(Kurt Metzger, Dec. 27, 2017)
Oakland County, MI – Population change in any geographic area, be it city, township, county or state, is comprised of four primary components – Births and Deaths (combining to create Natural Increase), Immigration and Domestic Migration (combining to create Net Migration). Birth and death counts are monitored by the Michigan Department of Health and Human Services (MDHHS) and reported to the CDC. Immigration estimates come from the Department of Homeland Security (DHS), while Domestic Migration (movement within the United States) is measured by the Internal Revenue Service (IRS).
IRS has just released their 2015-16 migration file, based on tax filings made in 2016, covering the calendar year 2015. What is most interesting about these data is the fact that in- and out-migration numbers are provided by geography – Michigan data are tied to the other states and DC, and county data are tied to other counties across the country.
Overall, we find that Oakland County saw 958 more households leave the county between 2015 and 2016 than arrive. These households accounted for a loss of 1,799 residents and $222,978,000 in adjusted gross income. [The previous year’s data showed a loss of 253 households and 587 individuals. In spite of the population loss, adjusted gross income actually increased by $27,657,000.] While the county received 399 more Michigan residents than it lost to other counties in the state, it had a net loss of 2,198 residents to other parts of the country.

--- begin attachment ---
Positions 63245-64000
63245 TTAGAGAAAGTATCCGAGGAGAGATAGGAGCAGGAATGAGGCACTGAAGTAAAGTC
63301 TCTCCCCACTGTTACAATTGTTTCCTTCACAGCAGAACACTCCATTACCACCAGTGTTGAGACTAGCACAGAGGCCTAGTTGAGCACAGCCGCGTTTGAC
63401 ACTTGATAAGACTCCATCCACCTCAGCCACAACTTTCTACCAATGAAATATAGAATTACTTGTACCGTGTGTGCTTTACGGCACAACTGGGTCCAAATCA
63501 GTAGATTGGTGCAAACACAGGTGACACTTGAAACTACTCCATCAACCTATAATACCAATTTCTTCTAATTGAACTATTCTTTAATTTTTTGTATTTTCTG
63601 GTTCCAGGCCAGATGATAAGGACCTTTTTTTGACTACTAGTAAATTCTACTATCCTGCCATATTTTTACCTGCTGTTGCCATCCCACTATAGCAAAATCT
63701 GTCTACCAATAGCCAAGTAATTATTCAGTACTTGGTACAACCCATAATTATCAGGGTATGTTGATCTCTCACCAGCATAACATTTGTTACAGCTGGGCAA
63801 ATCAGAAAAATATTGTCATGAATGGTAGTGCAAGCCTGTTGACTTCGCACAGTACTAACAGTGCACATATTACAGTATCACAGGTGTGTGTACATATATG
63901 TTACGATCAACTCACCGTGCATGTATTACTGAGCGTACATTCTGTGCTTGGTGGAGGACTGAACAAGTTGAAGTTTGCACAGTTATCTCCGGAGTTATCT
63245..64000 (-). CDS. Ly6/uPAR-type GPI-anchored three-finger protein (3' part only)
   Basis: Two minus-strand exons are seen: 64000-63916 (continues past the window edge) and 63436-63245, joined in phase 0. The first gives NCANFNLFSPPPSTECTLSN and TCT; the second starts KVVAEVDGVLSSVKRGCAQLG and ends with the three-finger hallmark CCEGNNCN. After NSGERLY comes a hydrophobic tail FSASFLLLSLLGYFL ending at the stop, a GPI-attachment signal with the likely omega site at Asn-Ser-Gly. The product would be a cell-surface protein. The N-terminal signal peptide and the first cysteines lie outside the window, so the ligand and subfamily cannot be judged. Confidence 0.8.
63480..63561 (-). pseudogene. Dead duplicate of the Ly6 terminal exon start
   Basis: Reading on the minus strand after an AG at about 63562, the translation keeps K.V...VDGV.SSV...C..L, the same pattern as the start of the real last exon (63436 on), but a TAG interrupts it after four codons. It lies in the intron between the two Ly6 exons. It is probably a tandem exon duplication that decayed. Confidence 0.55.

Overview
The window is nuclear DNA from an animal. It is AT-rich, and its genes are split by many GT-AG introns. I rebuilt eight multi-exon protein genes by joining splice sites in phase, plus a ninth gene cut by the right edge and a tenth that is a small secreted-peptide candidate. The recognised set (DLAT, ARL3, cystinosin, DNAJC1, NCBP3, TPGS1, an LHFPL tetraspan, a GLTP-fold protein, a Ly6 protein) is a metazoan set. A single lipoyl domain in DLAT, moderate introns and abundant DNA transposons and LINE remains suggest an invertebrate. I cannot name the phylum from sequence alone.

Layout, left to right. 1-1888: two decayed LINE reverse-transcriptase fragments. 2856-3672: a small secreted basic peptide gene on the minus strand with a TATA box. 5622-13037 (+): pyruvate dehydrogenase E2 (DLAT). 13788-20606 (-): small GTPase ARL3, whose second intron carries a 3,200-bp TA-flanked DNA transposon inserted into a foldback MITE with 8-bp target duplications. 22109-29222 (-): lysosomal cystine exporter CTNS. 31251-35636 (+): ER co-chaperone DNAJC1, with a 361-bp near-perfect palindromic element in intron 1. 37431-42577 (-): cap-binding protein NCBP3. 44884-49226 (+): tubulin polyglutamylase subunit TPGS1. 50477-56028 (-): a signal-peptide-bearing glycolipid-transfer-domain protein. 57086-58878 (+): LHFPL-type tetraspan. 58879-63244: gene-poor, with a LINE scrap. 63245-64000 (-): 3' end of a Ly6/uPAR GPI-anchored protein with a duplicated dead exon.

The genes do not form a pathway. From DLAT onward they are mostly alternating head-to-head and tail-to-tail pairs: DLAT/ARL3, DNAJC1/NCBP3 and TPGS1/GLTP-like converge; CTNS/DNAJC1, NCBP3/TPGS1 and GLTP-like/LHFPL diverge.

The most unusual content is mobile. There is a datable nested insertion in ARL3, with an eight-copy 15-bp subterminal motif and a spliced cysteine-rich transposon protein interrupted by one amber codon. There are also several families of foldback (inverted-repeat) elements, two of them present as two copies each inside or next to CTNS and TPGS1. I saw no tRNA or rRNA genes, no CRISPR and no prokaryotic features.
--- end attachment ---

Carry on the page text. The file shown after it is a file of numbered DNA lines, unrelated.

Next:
The chart below shows the Top 10 population contributors and recipients. It is clear that Wayne County was far and away the major donor county. While 14,980 Wayne County residents moved to Oakland County between 2015 and 2016, 12,141 Oakland County residents chose Wayne County for their move. The result was a net gain of 2,839 residents. The next 9 contributor counties only accounted for 585 new Oakland County residents.
When we look at the counties that netted the bulk of Oakland County residents, neighboring Michigan counties take the first four slots, with Livingston County coming in first with a net gain of 741 residents. Once we get past Michigan moves, we find that counties in southern states – Arizona, Florida, Texas and North Carolina – held the next six slots. Maricopa County, home of Phoenix, Lee County, home of Cape Coral and Ft. Myers, and Mecklenburg County, home of Charlotte, were the primary out-state destinations.